The NCAA announced Thursday that Division III athletes will not be charged a year of eligibility this academic year, even if they compete for their schools.
The COVID-19 pandemic has already led to the cancellation of fall sports at almost all Maine colleges. The New England Small College Athletic Conference, which includes Maine schools Bowdoin, Colby and Bates, has already called off winter sports.
For schools that are still planning to play this winter, the schedule will start later than usual and there will be fewer games with a much more regionalized format to reduce travel.
Husson University women’s basketball coach Kissy Walker said giving the student-athletes a blanket waiver was definitely the right thing to do.
“I would never tell a [graduating senior] to come back just for the basketball piece of it. But this would give them a chance to return to pursue a master’s degree and to have a full career,” Walker said.
Maine Department of Health and Human Services Commissioner Jeanne Lambrew last week emphasized that the college and professional teams can implement COVID-19 standards established by the NCAA and their respective leagues, rather than use state guidelines.
The NCAA Division III Presidents Council approved the waiver for Division III athletes based on a recommendation from the Division III Management Council.
“[It will allow] student-athletes to compete up to the established dates of competition/contest maximums without being charged a season of intercollegiate participation or a term of attendance for any term during the 2020-21 academic year in which they are eligible for competition,” the NCAA said.
“We continue to see the impacts the COVID-19 pandemic is having on our student-athletes and membership and the Presidents Council unanimously concluded this recommendation was appropriate,” said Tori Murden McClure, the chair of the Presidents Council.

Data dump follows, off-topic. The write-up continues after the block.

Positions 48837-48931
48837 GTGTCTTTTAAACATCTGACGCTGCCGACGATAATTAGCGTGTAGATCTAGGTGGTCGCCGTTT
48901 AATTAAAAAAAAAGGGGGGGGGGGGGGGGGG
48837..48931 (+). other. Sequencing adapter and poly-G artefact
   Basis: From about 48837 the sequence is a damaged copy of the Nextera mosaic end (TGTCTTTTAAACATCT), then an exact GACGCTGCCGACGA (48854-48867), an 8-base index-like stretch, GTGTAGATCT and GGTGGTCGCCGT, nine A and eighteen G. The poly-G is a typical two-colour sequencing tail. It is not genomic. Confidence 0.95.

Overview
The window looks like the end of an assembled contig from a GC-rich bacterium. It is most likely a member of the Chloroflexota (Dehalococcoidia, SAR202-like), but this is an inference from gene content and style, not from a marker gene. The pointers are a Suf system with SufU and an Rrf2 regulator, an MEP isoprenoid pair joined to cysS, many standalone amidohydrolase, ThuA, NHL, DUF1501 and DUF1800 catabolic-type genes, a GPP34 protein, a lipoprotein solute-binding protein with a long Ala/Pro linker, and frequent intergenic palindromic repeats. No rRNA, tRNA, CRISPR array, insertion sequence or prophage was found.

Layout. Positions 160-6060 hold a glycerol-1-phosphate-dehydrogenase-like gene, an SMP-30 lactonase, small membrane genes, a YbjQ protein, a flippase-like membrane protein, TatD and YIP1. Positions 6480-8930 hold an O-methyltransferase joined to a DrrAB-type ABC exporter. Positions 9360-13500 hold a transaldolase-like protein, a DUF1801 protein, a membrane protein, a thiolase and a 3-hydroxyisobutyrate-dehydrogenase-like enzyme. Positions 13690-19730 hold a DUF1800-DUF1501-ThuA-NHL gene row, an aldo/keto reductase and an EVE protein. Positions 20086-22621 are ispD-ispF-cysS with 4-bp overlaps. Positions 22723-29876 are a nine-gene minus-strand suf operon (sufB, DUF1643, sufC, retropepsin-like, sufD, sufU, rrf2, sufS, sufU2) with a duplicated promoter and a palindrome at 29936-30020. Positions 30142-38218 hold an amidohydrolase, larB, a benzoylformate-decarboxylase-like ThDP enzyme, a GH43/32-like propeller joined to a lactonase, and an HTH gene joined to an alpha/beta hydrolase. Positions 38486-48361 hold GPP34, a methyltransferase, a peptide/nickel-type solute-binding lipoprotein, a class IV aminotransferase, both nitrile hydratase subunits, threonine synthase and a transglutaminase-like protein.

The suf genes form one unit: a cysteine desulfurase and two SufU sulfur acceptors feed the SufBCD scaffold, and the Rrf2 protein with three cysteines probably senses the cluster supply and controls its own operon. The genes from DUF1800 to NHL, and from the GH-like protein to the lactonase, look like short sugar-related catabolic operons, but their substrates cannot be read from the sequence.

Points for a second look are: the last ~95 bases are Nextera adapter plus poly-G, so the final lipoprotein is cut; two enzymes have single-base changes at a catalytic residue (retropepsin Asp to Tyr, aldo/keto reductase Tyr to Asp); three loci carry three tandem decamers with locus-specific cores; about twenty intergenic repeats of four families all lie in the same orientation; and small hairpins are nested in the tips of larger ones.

Thursday’s decision supersedes the NCAA policy set last summer that would have preserved a season of eligibility for Division III athletes only if their school played 50 percent or less of the maximum number of games they were allowed to play.
Walker said that with the spike in coronavirus cases and the uncertainty of having a winter season, student-athletes will have peace of mind knowing they can return next year.
Several Husson players are in five or six-year programs such as physical therapy and occupational therapy and planned to return anyway. Now they will be able to play during 2021-2022.
Unlike in Division I, athletes in Division III are not eligible for athletic scholarships.
Division III coaches could still find themselves with too many athletes on their rosters if several student-athletes who were expected to graduate opt to return.
“We are recruiting a girl now who was set to go to another school but they told her they didn’t have a roster spot for her because several [seniors] are returning next year,” Walker said.
Since Division III athletes pay their own way through school, some may decide they can’t afford to pay for an extra year, especially if they have already graduated.
Walker said some could stay home, take classes online and not play this season in order to save money to return next year when there may be more of a full season.